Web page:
By Chris Gionta
Anticipation built between the steady raindrops that fell to the field throughout the doubleheader. There were men on first and second base with two outs in the seventh inning, but the men on base had nothing to do with the intensity of the situation. Springfield was up 10-0, but they were attempting to complete a combined seven-inning no-hitter.
Sophomore reliever Matt Robinson reared back and fired a fastball that the Bates hitter popped up. Everyone’s eyes turned to shortstop Joe Traversa, who screamed “me, me, me” as he camped under the sky-high pop up. After an extended hang time, the ball reached the back of his glove, and embracement awaited for Brendan Kirck and Robinson.
Getting 15 of the 21 necessary outs was Kirck, who did not allow a single base runner in his performance while he struck out six.
“[Kirck was just] attacking the hitters, and had command of all three of his pitches — fastball, curveball, changeup,” said Springfield head coach Mark Simeone. “He was getting ahead, so he can use all his repertoire.”
Kirck has been putting extra emphasis on getting ahead of hitters, and attributed that ability to how he succeeded on Saturday.
“How you do in the bullpen doesn’t always translate to the game, but I knew I was ready to attack hitters,” said Kirck. “When ahead in the count, it’s easier to keep them off balance.”
In order to throw five perfect innings, the defense must also provide five perfect innings, which is what they did and then some.
“It shows the importance of throwing and catching the ball consistently,” Simeone said. “We talk about it every day. When we throw and catch at the beginning of practice, we talk about that being as important a 10 minutes as we have in that practice.”
No-hitters are always known to have one or two spectacular plays to maintain the goose egg in the hit column, and Saturday’s no-hitter at Archie Allen Field did not stray away from that norm.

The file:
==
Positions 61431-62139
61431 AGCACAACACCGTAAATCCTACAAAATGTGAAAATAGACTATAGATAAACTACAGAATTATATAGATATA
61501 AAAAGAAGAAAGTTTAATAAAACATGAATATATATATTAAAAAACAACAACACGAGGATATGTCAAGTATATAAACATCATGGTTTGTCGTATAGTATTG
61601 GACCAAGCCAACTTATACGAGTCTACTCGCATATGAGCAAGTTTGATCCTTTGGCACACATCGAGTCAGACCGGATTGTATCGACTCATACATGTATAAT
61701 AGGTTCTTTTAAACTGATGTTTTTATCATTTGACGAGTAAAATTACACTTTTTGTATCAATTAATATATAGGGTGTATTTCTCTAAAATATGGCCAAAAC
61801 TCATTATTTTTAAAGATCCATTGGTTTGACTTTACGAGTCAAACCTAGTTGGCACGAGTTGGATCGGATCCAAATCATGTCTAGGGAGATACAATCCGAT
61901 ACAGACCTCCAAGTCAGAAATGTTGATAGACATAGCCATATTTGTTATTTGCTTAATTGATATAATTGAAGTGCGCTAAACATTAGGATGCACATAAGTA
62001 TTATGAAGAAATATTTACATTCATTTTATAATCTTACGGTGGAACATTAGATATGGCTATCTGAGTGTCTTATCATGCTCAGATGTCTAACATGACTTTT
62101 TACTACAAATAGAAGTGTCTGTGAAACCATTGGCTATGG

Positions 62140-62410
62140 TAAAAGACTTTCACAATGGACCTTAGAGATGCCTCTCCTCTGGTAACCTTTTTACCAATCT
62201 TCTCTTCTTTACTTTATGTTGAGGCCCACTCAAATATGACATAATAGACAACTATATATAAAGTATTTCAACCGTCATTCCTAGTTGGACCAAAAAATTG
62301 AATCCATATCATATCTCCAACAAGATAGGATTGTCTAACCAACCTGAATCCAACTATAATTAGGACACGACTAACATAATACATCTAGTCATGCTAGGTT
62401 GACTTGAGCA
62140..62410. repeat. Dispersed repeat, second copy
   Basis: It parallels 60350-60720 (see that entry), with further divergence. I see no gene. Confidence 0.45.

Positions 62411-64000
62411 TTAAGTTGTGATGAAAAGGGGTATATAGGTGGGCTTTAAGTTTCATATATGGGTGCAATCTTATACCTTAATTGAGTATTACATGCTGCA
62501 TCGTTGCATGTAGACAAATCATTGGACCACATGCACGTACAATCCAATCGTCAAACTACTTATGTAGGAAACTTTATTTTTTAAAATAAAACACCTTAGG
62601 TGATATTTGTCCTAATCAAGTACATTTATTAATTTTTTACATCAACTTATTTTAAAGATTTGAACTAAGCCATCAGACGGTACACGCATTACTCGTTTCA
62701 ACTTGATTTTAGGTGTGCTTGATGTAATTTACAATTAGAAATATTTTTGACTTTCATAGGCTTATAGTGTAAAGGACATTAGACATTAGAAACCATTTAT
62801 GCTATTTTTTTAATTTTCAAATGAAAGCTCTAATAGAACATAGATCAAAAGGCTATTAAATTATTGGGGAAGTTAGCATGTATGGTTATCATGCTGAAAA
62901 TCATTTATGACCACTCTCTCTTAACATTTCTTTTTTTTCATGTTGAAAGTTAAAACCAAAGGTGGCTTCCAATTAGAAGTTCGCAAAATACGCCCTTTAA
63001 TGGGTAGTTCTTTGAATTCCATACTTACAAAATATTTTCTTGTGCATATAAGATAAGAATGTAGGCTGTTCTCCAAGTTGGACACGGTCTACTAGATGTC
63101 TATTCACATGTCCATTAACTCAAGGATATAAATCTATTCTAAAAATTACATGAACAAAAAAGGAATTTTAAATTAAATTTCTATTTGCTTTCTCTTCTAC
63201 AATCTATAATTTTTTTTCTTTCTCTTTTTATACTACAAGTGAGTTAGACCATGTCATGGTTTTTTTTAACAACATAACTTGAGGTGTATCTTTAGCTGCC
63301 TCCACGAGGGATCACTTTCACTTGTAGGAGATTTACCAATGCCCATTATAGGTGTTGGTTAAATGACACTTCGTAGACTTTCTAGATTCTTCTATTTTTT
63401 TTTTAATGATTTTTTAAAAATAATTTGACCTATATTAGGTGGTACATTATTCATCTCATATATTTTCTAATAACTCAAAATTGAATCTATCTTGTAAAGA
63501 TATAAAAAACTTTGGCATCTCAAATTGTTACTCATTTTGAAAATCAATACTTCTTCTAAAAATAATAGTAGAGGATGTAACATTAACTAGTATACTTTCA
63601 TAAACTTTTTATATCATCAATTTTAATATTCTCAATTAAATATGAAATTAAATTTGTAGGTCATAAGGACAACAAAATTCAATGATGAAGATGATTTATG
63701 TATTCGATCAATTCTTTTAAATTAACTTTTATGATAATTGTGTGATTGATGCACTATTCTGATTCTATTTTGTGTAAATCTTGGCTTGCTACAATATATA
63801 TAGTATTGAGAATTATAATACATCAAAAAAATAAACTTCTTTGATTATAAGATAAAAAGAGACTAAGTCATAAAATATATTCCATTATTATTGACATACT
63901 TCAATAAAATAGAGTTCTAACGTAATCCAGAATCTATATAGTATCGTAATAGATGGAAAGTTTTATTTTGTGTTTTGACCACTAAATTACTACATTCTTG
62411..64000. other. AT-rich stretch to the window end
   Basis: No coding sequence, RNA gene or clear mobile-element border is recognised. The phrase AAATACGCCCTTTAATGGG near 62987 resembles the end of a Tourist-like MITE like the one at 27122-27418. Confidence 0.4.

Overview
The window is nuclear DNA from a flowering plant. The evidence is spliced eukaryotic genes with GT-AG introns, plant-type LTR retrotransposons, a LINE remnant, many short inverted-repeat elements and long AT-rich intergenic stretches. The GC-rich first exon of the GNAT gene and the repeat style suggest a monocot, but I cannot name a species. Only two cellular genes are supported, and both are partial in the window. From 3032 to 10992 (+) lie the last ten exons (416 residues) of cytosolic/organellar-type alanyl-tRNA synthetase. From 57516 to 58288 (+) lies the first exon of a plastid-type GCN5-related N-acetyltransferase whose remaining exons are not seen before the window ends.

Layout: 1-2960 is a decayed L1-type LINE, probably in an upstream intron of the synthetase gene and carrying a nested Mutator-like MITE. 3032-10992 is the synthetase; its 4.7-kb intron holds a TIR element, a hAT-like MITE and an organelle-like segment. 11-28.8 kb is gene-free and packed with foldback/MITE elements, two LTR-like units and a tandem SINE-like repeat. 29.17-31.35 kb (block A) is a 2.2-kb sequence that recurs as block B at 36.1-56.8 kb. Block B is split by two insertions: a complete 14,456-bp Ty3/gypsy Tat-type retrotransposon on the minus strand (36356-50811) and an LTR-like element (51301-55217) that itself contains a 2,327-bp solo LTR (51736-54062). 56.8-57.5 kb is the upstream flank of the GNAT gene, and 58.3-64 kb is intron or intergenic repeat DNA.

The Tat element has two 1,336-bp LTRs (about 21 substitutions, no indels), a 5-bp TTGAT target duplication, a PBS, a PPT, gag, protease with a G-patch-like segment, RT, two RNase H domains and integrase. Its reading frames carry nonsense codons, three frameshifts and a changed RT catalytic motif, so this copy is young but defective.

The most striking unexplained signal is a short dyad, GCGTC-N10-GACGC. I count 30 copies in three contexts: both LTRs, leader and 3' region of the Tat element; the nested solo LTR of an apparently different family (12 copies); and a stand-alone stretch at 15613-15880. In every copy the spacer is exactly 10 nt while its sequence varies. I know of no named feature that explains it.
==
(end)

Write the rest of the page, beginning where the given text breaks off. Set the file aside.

“[Jack] Simonetty made a great play early in the game — just snagged one and threw it over to first,” said Kirck.
As the no-hitter looked more and more possible, the Pride’s shortstop made the play of the game. In the fifth inning with two out, Traversa got to a ground ball that was running for the outfield, then threw the ball across his body while jumping in the air. First baseman Noah Bleakley caught it on a bounce just in time to preserve the no-hitter, and what was a perfect game at the time.
“Traversa got one in the hole, and was Jeter-esque with the jump throw,” said Kirck. “That play got me really locked in.”
“Ninety-nine times out of 100, that’s a base hit,” added Simeone.
The overall win would not have been possible without Springfield scoring, and they made sure to provide a surplus of runs for their excelling pitchers.
They got started early when Andrew McCarty and Bleakley continued their 2022 dominance with a pair of RBI singles to make it 2-0 in the Pride’s favor.
Bleakley added an RBI single in the third inning to make it 3-0, and provided a triple in the fifth inning to complete a 3-for-3 game with two runs batted in.
After the Pride poured on five more runs, Simonetty capped off the scoring with an exclamation point by hitting an opposite field two-run home run to make it 10-0.